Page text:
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Children's participation in chronic illness decision-making: an interpretive description McPherson, Gladys Irene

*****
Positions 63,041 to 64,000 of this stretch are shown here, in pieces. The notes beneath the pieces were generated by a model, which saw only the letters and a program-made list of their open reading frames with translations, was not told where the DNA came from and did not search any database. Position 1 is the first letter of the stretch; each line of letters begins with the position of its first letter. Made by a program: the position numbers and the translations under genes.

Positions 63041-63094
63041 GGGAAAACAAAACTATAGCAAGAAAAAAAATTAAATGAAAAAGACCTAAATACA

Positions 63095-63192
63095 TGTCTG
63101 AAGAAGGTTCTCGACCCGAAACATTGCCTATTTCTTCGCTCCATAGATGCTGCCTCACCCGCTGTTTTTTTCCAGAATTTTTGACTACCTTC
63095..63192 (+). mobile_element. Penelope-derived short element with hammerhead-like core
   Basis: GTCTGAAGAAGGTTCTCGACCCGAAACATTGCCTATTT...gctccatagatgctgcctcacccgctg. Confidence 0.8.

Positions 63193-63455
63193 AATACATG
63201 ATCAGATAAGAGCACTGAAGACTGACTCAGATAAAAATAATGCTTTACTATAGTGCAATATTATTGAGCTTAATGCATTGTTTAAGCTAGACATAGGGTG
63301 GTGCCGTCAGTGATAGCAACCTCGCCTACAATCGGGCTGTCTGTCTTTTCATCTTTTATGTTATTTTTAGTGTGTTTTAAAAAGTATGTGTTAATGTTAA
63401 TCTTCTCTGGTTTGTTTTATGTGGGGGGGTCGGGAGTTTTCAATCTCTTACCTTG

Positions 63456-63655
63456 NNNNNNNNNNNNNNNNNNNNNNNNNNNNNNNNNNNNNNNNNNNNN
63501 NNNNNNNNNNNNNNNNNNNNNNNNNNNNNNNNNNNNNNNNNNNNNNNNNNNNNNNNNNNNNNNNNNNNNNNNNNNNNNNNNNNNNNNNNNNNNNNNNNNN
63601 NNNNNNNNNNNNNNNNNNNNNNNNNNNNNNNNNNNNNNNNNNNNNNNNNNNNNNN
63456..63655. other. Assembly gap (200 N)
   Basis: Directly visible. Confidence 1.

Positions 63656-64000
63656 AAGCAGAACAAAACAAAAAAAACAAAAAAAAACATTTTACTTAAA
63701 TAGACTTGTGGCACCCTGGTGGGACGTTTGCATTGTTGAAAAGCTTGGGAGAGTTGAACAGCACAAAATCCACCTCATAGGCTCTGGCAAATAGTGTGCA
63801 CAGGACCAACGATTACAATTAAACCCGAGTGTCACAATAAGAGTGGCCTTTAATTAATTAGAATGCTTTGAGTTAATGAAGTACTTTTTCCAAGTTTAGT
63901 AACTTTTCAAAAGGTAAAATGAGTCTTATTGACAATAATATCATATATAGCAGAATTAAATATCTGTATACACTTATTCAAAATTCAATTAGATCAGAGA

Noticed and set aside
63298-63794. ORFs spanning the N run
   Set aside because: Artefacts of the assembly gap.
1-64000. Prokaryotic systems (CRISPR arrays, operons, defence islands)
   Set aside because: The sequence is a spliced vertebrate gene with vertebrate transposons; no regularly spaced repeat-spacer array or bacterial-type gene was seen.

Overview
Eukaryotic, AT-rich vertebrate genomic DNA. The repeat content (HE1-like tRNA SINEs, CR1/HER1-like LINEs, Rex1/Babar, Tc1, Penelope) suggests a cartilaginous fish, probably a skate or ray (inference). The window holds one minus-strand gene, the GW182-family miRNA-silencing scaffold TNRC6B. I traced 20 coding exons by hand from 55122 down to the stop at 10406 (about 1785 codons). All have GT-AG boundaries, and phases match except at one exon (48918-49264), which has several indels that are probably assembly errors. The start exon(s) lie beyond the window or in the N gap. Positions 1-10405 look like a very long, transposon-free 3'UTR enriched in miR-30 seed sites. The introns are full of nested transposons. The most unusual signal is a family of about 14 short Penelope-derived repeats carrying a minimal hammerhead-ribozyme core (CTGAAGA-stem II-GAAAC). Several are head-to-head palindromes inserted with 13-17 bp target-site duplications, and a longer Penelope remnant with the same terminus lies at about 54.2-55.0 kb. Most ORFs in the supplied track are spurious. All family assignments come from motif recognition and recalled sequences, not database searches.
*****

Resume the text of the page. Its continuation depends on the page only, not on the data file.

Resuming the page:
Participation in decision-making and inclusion in the important matters of one's life are upheld as measures of equality and indicators of the moral status of individuals in liberal democratic societies. To some extent, the status of children in western societies is a contested question, and hence, the nature of children's contributions to decisions is a matter of debate. Evidence suggests that in spite of an apparent societal commitment to children's participation in the important matters of their lives, children tend to be excluded from decisions in which they might reasonably be involved. This project investigated the participation of one group of children—chronically ill school-age children— in decisions related to their health care. Adopting interpretive description as methodology, data were collected and analyzed through interviews and participant observation with 31 chronically ill children (ages 7 to 12 years) and their parents, as well as through interviews with health care providers. In this study, children's participation in health care decisions emerged as a complex activity, deeply embedded in relationship and history. Participation varied within two key domains: children's opportunities and abilities to formulate and make known their intentions and desires in decisional contexts (the resonance of children's voices); and the standing achieved by children's views within decisional processes (the relevance of children's voices). The interplay of adult authority and children's agency at the nexus of the resonance and relevance of children's voices created certain participatory spaces, depicted as moral and social realms variously characterized by children's silence, children's tangible expression, adult imposed authority, or adult assumed responsibility. The findings of this study demonstrate a need to re-think our concept of children's participation, and point to the importance of developing a more relational and contextual understanding of how chronically ill children may contribute to important matters in their lives. The findings also support a view that nurses and other health care providers hold certain responsibilities to critically question the relationships and structures that comprise children's health care encounters, toward a goal of creating conditions where possibilities for children's participation are optimized.

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